As the star of The Rick Mercer Report on CBC television, Rick Mercer has visited virtually every nook and cranny of the country to share stories about the people and places who live there. Here are Rick’s faves (in no particular order):
Mercer was charmed by this small town nestled in the West Kootenay area, located in the southeastern part of the province, high in the Monashee Mountains. “It is stunningly beautiful,” says Mercer. “Because of the elevation, residents routinely pick up people who are walking and drive them up. They’re so friendly!” Rossland is also famous for its annual winter carnival, the longest running in Canada.
Mercer, a native Newfoundlander, continues to discover new places in his home province. Bay Bulls is one such find. It’s a small fishing village (population 1,000) just a short 30-minute drive from St. John’s. Since the 1500s, it has served as a fishing hub. “This is the place you want to go if you’re interested in whale watching, seeing icebergs or visiting the bird sanctuary,” he says. Take an excursion with O’Brien’s Whale and Bird Tours.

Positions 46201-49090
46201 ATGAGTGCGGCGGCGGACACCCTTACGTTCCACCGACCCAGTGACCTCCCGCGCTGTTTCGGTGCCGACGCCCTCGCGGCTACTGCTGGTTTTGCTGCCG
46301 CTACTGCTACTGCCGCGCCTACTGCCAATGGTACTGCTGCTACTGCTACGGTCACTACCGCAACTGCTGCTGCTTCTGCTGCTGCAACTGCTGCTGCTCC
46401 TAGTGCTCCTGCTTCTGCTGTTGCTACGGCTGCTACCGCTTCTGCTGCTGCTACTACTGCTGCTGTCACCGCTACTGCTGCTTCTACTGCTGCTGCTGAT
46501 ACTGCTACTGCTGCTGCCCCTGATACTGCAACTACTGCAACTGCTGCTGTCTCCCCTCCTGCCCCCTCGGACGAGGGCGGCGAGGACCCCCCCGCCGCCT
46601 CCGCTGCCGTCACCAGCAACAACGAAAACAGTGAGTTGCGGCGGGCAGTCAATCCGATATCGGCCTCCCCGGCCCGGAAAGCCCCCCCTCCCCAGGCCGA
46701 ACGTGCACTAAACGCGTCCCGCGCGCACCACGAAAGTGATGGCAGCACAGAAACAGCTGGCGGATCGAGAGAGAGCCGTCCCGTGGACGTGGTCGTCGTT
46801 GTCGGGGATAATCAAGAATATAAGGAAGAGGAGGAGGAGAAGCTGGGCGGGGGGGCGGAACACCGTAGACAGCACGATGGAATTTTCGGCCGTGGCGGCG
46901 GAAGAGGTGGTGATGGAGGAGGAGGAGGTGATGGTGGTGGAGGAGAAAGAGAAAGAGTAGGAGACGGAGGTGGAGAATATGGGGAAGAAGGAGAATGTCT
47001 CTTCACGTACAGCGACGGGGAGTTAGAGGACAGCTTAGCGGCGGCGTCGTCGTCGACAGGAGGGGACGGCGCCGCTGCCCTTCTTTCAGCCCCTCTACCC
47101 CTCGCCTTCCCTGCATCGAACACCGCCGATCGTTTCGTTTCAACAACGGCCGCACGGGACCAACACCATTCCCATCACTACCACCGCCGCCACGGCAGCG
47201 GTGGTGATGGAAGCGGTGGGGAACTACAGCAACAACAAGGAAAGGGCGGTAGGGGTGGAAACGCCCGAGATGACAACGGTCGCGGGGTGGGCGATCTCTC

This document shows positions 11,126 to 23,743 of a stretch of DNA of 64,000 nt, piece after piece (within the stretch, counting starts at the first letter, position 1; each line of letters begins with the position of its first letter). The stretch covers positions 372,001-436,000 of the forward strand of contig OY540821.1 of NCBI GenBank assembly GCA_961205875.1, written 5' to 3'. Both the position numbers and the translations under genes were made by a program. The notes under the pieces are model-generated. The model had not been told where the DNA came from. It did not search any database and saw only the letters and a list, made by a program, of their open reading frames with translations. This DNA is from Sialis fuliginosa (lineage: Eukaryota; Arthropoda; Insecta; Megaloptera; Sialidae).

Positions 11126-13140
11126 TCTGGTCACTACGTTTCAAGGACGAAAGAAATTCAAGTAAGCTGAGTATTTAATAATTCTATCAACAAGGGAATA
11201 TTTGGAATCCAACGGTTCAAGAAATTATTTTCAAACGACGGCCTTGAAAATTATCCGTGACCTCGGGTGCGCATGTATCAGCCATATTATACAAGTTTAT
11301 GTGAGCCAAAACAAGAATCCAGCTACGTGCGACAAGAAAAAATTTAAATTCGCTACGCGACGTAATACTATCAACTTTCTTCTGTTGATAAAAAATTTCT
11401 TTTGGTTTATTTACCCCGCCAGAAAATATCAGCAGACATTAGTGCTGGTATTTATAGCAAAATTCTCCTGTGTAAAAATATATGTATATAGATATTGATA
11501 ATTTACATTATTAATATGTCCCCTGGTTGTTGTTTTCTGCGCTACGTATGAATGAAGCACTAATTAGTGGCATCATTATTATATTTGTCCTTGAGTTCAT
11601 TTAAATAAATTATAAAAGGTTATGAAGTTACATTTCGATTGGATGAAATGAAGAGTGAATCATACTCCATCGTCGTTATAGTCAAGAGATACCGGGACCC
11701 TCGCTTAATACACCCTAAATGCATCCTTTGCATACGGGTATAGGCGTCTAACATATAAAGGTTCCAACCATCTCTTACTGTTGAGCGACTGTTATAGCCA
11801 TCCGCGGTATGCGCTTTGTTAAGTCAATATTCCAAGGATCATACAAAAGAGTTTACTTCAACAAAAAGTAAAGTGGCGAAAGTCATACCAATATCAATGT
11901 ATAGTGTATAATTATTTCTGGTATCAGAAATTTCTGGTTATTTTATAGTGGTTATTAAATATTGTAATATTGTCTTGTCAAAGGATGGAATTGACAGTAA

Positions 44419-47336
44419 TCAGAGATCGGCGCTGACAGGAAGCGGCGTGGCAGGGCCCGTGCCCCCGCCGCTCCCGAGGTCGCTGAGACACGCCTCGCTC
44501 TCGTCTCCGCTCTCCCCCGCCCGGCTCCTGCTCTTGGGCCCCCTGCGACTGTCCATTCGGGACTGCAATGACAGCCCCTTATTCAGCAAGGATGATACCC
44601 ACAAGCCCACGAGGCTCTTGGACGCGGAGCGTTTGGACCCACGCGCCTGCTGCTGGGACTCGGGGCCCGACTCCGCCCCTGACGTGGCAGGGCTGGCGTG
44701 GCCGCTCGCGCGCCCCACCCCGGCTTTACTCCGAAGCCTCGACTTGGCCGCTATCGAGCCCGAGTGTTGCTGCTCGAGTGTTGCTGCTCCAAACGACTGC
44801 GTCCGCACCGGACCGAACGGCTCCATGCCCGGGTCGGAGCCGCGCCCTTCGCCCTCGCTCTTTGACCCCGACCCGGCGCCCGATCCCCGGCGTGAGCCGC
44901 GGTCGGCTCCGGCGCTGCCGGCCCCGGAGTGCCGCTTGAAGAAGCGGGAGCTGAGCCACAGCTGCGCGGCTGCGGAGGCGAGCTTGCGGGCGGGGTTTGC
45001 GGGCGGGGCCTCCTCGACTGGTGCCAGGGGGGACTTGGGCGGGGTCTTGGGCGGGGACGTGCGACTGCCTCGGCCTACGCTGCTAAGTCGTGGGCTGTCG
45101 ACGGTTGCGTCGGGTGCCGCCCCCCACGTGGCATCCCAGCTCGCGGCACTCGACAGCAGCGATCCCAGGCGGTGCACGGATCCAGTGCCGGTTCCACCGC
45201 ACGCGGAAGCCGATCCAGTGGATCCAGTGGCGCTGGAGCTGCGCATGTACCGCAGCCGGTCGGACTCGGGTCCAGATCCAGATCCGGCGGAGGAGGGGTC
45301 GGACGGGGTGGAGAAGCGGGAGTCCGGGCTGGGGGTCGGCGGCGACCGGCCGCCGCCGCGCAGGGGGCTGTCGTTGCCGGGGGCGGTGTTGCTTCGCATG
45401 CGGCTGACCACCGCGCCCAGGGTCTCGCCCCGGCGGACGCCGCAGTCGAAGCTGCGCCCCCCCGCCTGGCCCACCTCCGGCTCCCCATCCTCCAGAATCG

“My experience in Churchill was nothing like I imagined,” explains Mercer. “It’s amazing to travel in a tundra buggy and come nose to nose with a polar bear. I saw so many. They were everywhere.” Located on Hudson Bay in the far north, the area is renown for polar bears and beluga whales. “The colour of the sky is stunning and the landscape makes you feel like you are on a different planet.”
Lunenberg is “like Venice,” he says. “No matter which way you point your camera, you can’t take a bad photo.” It’s true. Located on Mahone Bay on the south shore of the province, this historic farming, fishing and shipbuilding town, founded in 1753, has oodles of charm. The celebrated ship, Bluenose, is moored in the harbour.
“I love a beautiful beach,” says Mercer. “And I’ve never seen one as spectacularly beautiful as the one here. It should be on everyone’s things-to-do-before-I-die list!” Tofino, on the west coast of Vancouver Island, draws an eclectic mix of surfers, nature enthusiasts and storm watchers. If you’re not exploring nature, discover the local cuisine. Try fish tacos at SoBo, or book a table with a view at The Pointe Restaurant at the Wickaninnish Inn.
Courtesy of the Canadian Tourism Commission (Follow us #ctccct)